There are a lot of religious and moral views on abortion. Pope Francis characterized a strong pro-life stance when he said, "It is necessary to reaffirm our solid opposition to any direct offense against life, especially when innocent and defenseless, and the unborn child in its mother's womb is the quintessence of innocence."
Several religious denominations, even in Christianity, object to the notion that life begins at conception. There is some Biblical basis for this, as in the book of Exodus it is shown that a fetus does not have the same legal status as a person (chapter 21:22-23). If a man causes a pregnant woman to miscarry, he must pay a fine, while the killing of a full person entails much more severe punishment.
Ministers have conversed with their parishioners on this political subject because it is also a moral and religious issue. When we posed the question on Facebook, we got a litany of responses from ULC ministers and wanted to explore some of what may be influencing their opinions. Lately, there has been controversy following the release of undercover videos showing Planned Parenthood (PP) representatives frankly discussing the sale of aborted fetuses. The underlying issues involved, abortion and fetal tissue research, are very difficult topics for ministers to face directly and consider entirely. Neither issue has a set of simple, clear, moral and ethical baselines upon which all people can absolutely and honestly come to complete agreement.
Roe v. Wade
In discussions since Roe v. Wade, the U.S. Supreme Court decision establishing a constitutional right of a woman to choose abortion, politicians on the left have used the mantra of keeping abortion "safe, legal and rare." The modern procedure is safe for the mother and legal throughout the country.
It is far from rare. One in three American women have made the decision to terminate pregnancy with abortion. Many people of a religious or conservative mindset cannot accept the ethics of permitting abortion, or, as they would frame it, "to stop a beating heart" as a last resort among "birth control" methods.
Even many people with religious objections, who consider the practice murder, acknowledge that it could be an undesirable last resort where the mother's life is in jeopardy if she carries the baby to term. Some also see abortion as "appropriate" in cases of incest or rape, which returns to the moral calculus that equates "choosing" the process that led to pregnancy (engaging in sexual intercourse) as essentially invalidating a woman's right to choose to end pregnancy.
Another Side of Planned Parenthood
As this topic is discussed, there is sometimes a failure to acknowledge the range of health services that Planned Parenthood (PP) provides to millions of Americans.
One in five women in the U.S. has visited a Planned Parenthood clinic for a range of health services, including:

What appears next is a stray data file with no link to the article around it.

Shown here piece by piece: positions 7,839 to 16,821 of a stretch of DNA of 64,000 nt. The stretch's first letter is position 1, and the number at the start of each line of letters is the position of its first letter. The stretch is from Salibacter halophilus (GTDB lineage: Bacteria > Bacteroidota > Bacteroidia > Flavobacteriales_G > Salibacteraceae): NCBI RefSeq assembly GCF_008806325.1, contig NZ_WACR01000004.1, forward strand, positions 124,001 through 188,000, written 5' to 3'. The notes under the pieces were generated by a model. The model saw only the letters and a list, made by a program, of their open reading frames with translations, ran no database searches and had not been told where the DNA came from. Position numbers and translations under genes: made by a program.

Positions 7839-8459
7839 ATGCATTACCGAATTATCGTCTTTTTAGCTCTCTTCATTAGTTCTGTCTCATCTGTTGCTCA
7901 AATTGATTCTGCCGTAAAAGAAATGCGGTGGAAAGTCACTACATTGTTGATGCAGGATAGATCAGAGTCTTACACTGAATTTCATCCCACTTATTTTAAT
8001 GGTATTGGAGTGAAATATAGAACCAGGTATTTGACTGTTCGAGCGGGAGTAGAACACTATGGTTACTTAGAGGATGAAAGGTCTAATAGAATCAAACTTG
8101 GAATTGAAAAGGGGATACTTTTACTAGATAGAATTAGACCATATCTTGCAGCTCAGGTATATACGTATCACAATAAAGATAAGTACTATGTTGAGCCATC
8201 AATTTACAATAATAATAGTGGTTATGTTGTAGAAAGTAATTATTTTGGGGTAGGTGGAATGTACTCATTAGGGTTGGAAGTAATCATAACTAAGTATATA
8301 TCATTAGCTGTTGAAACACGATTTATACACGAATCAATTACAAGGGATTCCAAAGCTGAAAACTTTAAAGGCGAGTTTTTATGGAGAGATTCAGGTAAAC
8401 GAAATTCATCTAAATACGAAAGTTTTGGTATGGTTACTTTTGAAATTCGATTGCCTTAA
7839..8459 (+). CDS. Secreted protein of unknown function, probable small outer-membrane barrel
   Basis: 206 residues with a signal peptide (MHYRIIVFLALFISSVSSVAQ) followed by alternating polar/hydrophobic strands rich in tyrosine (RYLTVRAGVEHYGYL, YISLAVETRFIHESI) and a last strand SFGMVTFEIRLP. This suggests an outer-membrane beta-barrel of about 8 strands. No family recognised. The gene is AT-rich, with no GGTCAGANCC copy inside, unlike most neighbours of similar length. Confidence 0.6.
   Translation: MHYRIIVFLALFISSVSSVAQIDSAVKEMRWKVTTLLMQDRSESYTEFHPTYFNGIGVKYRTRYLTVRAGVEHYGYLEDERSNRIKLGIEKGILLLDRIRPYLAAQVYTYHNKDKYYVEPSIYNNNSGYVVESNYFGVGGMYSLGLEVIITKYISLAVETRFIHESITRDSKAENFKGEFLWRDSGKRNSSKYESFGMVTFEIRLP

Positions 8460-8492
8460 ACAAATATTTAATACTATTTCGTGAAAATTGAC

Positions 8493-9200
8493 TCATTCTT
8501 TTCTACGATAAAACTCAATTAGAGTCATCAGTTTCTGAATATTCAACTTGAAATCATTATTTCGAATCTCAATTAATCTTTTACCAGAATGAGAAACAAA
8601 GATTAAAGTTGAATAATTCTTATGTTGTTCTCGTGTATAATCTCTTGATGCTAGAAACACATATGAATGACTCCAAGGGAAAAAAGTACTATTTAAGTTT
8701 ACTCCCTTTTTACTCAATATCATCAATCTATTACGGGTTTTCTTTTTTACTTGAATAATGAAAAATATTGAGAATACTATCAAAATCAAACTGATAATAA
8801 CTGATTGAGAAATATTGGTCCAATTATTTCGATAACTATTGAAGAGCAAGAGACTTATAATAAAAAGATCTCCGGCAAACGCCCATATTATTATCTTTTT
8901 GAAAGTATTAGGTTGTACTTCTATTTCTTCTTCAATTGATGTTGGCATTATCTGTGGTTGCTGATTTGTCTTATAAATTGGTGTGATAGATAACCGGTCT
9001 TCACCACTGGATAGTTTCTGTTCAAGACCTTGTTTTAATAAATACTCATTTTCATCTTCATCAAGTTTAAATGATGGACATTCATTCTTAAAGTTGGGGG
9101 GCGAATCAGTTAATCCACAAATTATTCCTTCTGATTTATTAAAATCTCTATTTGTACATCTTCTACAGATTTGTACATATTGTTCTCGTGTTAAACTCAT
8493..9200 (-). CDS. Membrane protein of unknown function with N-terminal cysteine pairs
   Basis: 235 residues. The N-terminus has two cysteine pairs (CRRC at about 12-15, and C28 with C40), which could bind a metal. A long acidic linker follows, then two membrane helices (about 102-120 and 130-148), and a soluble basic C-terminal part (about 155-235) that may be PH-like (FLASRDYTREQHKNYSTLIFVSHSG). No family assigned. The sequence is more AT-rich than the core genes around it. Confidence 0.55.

Sexually transmitted disease testing and screenings
In fact, the vast majority of services provided at PP are not abortion, which makes up just 3% of the work done there. Furthermore, congress has allocated funds towards fetal tissue research that will be spent on the practice regardless of what happens to PP.
De-funding the organization could stop PP from donating to biotech research, but it wouldn't slow down the practice generally speaking. It would also have the effect of making breast exams, pap tests, and STD screenings, again 97% of what PP does, incredibly difficult to find for low income women.
Similarly, a side that is typically left out of the opposition to fetal tissue research following legal abortion is the biomedical record of success in pioneering advanced technologies that fight disease and add to human longevity and health potential.
Ethics of the Videotape
A final question of ethics unique to the PP undercover video scandal is less dramatic, but of importance in discussing an important issue that most people carries moral weight.
The conversation caught on tape between the medical director of PP and the fake biotech representative is shocking. It discusses the handling of fetal remains with a graphic, yet cold and distant tone. Doctors regularly deal with things that the average person is only confronted with in times of emergency and fear, and it is difficult for the rest of us to imagine bringing up this sort of topic while enjoying wine at a restaurant for good reason.
A discussion involving the gruesome details of harvesting organs from a deceased voluntary donor would seem equally shocking. While some people object to donating their own organs for a variety of reasons (including some religious considerations), nobody really has any problem with the practice generally speaking, and many doctors wouldn't think twice about discussing cutting up someone's corpse to that end. The major difference is of course that adults must consent to their organs being donated or their bodies being used for science. An unborn child or fetus cannot consent to anything.
There is also the issue of some news sources editing the tape to make it appear as though the doctors are profiting from the exchange and discussing the prices of sale, which would be illegal. A viewing of the complete footage shows that the discussion of cost is only in regards to storing and transporting the remains, since PP can legally recoup these costs under federal law. PP would not make any money from donating the remains to research.
The conversation on abortion is delicate and needs to come from a place of honesty and respect. To some, abortion is murder. To others, a tool of family planning that takes advantage of the techniques of modern medicine. There are also plenty of views somewhere in the middle. Let us know where you stand.
Sources: Washington Post, Huffington Post, Christian Science Monitor